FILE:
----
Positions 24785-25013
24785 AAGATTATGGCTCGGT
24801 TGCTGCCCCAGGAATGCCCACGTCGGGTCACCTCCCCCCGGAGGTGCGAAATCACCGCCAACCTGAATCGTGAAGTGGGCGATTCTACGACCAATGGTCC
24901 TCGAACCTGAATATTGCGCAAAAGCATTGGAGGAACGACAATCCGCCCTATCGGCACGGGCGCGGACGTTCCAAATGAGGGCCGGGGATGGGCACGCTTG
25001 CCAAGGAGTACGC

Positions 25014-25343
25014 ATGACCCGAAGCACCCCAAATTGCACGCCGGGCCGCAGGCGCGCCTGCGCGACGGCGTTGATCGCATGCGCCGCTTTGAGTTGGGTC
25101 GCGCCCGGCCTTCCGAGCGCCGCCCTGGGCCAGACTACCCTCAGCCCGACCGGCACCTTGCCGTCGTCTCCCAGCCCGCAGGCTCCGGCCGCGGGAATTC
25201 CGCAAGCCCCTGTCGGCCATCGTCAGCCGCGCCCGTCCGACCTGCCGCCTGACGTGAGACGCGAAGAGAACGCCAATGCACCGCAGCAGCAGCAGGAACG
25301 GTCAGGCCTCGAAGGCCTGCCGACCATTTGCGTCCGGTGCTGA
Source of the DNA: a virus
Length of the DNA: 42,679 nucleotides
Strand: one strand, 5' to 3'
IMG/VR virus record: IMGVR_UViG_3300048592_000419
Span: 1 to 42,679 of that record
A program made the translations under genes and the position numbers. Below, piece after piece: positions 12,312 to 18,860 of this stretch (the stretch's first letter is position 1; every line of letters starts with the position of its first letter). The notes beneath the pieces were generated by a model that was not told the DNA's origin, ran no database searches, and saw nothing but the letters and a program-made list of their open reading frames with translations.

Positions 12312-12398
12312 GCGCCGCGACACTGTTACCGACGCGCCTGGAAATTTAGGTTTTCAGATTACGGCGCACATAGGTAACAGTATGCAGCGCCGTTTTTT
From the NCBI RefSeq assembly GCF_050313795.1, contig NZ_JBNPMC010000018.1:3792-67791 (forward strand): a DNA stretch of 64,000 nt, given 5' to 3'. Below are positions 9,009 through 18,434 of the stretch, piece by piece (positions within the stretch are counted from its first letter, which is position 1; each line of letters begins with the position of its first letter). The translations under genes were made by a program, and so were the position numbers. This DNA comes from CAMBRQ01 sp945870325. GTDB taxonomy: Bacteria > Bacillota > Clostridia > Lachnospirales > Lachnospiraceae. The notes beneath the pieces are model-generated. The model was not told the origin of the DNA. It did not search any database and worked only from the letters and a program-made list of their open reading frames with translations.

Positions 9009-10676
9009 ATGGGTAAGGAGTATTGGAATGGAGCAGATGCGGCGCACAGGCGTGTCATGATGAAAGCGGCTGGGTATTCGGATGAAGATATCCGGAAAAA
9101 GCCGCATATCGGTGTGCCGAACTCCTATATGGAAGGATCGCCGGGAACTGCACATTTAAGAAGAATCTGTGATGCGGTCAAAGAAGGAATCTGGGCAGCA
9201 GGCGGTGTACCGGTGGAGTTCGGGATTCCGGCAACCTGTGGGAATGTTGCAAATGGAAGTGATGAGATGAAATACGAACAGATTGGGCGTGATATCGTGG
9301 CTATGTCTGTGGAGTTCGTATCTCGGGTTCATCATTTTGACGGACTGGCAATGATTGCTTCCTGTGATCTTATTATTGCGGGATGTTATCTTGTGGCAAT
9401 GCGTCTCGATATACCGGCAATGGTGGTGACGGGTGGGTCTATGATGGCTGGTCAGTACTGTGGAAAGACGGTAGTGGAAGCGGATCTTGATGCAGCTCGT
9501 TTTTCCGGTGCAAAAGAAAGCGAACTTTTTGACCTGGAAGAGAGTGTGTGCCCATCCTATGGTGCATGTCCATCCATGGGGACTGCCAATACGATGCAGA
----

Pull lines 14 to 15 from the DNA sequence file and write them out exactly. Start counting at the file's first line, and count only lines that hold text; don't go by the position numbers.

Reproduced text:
IMG/VR virus record: IMGVR_UViG_3300048592_000419
Span: 1 to 42,679 of that record